"Patients with dry eye syndrome who use [the insert] typically will get a maximum therapeutic effect within the first 3 to 6 months," said Bruce H. Koffler MD, of Koffler Vision Group, Lexington, KY. "Interestingly, those patients who have been using [the insert] for a while have the most difficulty coming off it because they get so accustomed to the local comfort and relief that [it] can provide."
Dr. Koffler recently conducted a retrospective chart review of patients with dry eye who used the insert as part of their daily treatment regimen. Chart data from 2005 to 2007 was gathered from nine different ophthalmology practices and included 80 patients (57 female, 23 male) with moderate to severe dry eye symptoms for whom the insert was prescribed. Patient age ranged from 12 to 92 years, with a mean of 64 and a median of 66 years. The most common signs and symptoms of dry eye in the study patients included keratitis (52%), a gritty sensation (29%), burning and stinging (26%), light sensitivity (25%), and blurred vision (24%).
The median length of therapy with the insert was 5.3 years, with 52 patients (65%) using the inserts for more than 2 years. Results showed that after the addition of the insert to the daily treatment regimen, 72% of patients reported a dramatic improvement of symptoms, 8% had controlled symptoms, and only one patient reported no change. Data showed that 38 of 42 patients with keratitis (90%) still were using the inserts at the time of the chart review, of which two reported a resolution, 28 reported an improvement, and five a control of symptoms.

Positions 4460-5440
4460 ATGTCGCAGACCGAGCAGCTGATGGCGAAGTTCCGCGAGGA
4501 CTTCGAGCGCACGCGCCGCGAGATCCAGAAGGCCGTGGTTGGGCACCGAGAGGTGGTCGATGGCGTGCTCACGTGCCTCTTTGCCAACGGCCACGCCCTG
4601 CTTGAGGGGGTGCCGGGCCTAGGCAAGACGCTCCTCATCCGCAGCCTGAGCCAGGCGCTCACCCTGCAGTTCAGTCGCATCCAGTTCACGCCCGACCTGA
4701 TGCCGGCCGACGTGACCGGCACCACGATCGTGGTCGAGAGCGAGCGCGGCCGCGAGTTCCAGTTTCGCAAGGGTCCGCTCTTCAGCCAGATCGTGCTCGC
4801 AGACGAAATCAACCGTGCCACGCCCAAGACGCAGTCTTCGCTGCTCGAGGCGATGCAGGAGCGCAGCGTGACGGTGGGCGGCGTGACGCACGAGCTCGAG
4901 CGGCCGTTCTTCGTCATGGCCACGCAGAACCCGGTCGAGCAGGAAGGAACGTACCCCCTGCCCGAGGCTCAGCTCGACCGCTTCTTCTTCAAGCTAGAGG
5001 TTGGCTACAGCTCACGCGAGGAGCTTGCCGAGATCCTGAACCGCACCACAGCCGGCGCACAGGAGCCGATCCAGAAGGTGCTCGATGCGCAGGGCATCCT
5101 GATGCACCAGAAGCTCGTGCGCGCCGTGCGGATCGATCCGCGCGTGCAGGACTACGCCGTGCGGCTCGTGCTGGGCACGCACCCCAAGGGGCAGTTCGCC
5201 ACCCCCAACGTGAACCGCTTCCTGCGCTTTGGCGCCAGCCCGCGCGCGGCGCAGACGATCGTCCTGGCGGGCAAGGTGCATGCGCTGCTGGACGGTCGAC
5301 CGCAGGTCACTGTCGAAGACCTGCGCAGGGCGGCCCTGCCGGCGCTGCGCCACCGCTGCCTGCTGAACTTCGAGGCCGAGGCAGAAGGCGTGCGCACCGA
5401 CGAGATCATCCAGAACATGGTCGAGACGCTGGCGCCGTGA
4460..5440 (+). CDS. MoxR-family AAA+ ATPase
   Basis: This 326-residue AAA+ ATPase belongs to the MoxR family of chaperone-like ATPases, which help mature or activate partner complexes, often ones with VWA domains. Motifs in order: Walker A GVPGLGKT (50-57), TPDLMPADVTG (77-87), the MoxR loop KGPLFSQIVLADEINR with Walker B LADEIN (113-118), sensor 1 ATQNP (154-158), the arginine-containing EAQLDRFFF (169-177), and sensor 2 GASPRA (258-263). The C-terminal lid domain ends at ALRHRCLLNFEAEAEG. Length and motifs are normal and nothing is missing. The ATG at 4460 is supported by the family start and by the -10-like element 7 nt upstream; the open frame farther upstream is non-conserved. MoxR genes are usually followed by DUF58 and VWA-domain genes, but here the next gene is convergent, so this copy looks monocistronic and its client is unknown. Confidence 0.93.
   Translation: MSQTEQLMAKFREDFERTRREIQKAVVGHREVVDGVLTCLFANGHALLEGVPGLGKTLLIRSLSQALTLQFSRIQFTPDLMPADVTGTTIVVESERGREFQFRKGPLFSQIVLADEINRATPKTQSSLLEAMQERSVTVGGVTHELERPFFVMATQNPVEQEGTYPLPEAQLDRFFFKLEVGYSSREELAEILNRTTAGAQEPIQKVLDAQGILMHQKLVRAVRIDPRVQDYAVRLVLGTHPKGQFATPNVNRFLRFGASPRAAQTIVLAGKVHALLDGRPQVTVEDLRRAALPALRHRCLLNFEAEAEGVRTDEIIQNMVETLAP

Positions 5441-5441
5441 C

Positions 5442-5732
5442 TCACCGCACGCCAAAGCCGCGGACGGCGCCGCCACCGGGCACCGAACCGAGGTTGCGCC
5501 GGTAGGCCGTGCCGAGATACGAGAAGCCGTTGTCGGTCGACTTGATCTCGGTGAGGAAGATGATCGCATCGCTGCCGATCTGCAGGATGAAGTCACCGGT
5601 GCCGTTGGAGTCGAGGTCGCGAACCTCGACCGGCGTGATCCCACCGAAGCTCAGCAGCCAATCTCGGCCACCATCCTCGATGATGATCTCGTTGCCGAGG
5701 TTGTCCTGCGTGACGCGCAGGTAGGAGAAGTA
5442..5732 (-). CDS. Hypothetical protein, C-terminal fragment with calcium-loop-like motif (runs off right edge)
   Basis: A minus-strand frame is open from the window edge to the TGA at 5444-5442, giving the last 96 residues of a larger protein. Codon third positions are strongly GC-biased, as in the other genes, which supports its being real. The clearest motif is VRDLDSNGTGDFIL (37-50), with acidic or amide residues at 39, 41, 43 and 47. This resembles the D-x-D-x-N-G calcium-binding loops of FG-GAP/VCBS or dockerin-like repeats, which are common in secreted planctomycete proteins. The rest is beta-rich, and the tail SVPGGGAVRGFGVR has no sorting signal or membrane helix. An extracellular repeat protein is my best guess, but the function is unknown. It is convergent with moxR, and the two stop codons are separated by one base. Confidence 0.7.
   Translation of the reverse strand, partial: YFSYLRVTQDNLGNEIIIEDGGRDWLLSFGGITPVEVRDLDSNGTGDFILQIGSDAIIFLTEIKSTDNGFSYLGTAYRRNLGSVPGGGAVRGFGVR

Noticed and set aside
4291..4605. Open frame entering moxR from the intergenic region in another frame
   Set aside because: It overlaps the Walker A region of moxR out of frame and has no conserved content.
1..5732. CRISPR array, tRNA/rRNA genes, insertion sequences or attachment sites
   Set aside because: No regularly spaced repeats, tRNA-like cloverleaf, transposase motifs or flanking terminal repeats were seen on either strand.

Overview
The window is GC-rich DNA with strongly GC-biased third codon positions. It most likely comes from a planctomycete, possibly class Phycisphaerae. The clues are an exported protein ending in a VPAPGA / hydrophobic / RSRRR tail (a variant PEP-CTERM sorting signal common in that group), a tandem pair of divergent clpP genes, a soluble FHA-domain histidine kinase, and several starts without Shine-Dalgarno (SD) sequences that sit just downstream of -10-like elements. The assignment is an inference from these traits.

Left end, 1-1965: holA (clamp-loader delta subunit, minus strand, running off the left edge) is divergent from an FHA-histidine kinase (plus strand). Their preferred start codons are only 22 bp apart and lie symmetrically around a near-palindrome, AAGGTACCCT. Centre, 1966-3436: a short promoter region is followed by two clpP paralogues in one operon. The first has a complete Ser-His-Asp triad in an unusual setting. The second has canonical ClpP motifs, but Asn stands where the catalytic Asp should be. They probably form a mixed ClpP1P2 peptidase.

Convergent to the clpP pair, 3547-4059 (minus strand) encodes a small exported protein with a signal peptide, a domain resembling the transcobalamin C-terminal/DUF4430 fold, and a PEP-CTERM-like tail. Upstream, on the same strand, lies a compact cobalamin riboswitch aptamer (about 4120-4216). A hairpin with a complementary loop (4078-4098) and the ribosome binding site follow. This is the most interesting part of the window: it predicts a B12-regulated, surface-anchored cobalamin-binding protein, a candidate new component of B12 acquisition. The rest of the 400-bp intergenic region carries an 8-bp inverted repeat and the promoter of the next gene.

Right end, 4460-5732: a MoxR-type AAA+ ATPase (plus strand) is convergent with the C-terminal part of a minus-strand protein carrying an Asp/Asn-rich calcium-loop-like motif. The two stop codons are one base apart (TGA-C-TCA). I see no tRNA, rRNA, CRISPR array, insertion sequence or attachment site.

Although 69% of the patients were 60 years of age or older, the study also included a 12-year-old girl suffering from Wegener's granulomatosis with concomitant severe dry eye symptoms.
According to Dr. Koffler, the insert is extremely safe and there is no age limitation in prescribing it. The study population also included five contact lens wearers who still were using the insert as of the evaluation date. These patients were classified as having severe keratitis, and all five patients showed a dramatic improvement from baseline after the insert was added to their regimen, which may improve contact lens tolerance.
"Many practitioners erroneously believe that [the insert] may cause a residuum in the eye, hampering and irritating the contact lenses and vision, which is simply not the case. In reality, [the insert] can be effectively used with all types of contact lenses," Dr. Koffler said.
"A lot of people get rejected [for contact lens wear] because the practitioner thinks that their eyes are too dry to wear them," he said. "It would be good to perform a trial with [the insert] in contact lens wearers to put this false notion to rest."
According to Dr. Koffler, the insert can improve significantly the signs and symptoms of dry eye in contact lens wearers and can provide longer-lasting symptomatic relief from potential irritation of contact lenses mostly due to dry eye symptoms, more so than the other available treatments. This can improve satisfaction in contact lens wearers.